“Pinotage is the juice extracted from women’s tongues and lion’s hearts. After having a sufficient quantity one can talk forever and fight the devil.” – written anonymously on the wall of the Paul Sauer cellar at Kanonkop Estate

A uniquely South African grape varietal, Pinotage was created by Dr Abraham Perold. Pinotage is a light to medium bodied wine which is often high in acidity and can exhibit beautiful red fruit notes such as strawberries, raspberries, plums and cherries; floral notes such as roses, violets and lavender and can show secondary flavours from oak such as cinnamon, pepper, cloves, chocolate, coffee and vanilla. One of the more interesting notes often picked up on Pinotage is that of caramelized banana!

Kanonkop Estate

In 1906 Dr Perold was sent abroad by the Cape Government with the goal of collecting grape varieties which could be established in South Africa.  He brought back with him 177 different grape varieties which were planted in the Welgevallen Experimental Farm at the University of Stellenbosch. This is where he was appointed as the first professor of Viticulture in South Africa.

Dr Perold cross-pollinated Pinot Noir and Cinsault, and with this produced the first four seeds of a variety we now know as Pinotage. We were rather confused back in the day, and for a while we referred to Cinsault as Hermitage, hence the name Pinotage. “Pinot” from Pinot Noir and “tage” from what we though was Hermitage. Hermitage is actually a wine appellation in the northern Rhône region of France which produces Syrah, Roussane and Marsanne and has nothing to do with Cinsault.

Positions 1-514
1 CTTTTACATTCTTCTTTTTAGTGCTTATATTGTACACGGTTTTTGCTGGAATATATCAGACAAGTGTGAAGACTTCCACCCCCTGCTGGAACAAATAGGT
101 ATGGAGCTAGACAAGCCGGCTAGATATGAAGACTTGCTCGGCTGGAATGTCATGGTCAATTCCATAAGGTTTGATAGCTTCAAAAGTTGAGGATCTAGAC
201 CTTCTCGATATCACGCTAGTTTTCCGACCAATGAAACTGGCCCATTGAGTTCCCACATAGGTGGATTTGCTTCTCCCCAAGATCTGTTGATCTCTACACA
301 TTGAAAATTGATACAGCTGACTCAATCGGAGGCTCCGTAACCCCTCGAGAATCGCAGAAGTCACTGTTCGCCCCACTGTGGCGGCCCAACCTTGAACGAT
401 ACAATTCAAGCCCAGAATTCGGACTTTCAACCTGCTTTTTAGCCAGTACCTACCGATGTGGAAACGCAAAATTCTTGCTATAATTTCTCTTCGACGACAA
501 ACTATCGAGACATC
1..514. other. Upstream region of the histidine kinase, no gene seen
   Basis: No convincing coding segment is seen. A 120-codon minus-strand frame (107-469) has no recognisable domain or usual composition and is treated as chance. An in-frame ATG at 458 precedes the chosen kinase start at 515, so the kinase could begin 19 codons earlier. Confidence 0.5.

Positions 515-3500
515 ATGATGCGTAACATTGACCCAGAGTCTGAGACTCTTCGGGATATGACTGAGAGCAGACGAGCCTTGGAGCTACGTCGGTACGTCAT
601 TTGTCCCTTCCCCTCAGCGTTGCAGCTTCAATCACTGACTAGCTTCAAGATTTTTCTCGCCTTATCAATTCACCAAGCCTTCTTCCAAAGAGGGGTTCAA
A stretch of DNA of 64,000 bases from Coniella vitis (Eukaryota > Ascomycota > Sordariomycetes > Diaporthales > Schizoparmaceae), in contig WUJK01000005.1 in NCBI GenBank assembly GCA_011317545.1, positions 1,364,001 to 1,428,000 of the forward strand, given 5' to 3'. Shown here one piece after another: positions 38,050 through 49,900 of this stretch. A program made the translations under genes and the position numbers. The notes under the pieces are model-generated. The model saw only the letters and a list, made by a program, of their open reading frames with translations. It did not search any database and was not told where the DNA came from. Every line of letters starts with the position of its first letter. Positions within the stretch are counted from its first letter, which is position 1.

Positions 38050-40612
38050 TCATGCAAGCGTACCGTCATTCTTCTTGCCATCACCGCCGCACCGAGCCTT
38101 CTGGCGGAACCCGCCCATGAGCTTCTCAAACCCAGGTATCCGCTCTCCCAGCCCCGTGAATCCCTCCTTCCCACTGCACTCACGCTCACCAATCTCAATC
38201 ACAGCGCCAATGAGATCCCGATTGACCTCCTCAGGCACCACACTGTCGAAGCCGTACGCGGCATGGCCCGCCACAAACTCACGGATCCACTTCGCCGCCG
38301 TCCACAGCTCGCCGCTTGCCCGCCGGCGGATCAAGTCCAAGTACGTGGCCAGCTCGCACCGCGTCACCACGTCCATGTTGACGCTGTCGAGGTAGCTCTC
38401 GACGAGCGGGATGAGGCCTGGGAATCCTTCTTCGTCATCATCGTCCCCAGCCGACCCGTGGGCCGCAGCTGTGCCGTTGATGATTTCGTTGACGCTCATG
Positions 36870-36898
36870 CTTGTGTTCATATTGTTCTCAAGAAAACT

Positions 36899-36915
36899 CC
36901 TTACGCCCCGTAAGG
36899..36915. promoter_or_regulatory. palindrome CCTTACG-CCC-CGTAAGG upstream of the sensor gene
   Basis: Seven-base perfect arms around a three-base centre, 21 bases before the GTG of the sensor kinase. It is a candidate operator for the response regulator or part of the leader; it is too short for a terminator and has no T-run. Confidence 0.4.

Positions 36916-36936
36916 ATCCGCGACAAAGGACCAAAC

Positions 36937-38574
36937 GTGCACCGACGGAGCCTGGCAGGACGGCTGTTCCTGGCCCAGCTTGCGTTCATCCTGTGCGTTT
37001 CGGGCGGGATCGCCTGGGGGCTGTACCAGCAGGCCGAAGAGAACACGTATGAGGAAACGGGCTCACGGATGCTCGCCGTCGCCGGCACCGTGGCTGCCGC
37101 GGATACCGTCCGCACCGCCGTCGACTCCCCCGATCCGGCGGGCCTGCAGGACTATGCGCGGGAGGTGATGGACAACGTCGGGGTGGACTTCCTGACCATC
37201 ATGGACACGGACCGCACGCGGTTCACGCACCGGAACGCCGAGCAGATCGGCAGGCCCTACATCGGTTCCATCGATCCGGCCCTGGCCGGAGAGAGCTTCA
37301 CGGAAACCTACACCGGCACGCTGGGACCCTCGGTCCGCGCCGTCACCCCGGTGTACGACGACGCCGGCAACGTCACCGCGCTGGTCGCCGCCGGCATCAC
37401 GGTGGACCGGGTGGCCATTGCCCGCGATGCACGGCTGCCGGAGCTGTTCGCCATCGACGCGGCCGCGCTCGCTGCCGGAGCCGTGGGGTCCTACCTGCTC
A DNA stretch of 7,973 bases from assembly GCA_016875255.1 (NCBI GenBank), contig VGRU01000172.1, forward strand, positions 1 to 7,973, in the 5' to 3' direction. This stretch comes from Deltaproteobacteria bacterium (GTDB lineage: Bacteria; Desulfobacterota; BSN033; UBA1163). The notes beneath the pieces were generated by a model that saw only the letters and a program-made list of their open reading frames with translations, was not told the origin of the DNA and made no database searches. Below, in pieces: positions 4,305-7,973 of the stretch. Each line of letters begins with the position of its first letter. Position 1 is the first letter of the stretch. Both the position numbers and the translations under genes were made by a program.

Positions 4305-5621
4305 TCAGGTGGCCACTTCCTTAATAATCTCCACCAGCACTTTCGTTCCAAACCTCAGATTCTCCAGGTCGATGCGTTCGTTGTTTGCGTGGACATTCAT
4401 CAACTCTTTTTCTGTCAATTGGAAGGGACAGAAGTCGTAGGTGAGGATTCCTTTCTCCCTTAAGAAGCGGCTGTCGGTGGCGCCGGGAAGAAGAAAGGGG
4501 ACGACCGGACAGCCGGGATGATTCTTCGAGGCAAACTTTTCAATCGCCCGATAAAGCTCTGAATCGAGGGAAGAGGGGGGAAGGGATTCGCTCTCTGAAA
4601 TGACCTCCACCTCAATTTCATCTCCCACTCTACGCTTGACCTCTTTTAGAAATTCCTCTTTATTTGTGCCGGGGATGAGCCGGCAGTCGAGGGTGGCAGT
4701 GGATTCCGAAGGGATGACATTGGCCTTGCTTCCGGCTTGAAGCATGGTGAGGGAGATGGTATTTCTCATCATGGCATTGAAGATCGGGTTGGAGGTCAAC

Kanonkop Estate Image Catalogue

In 1925 these four little seeds were planted in Dr Perold’s garden at his residence at Welgevallen. In 1927 he took up employment with KWV in Paarl and his residence at Welgevallen remained unoccupied for a period of time and became rather overgrown.  The University eventually sent a team to clean up the garden, and whilst doing so, Dr Charlie Niehaus, a young lecturer, cycled past the clean-up operation. He knew about the four seedlings and was able to save them before they were thrown out. Professor CJ Theron re-established them in the nursery at Elsenburg Agricultural College.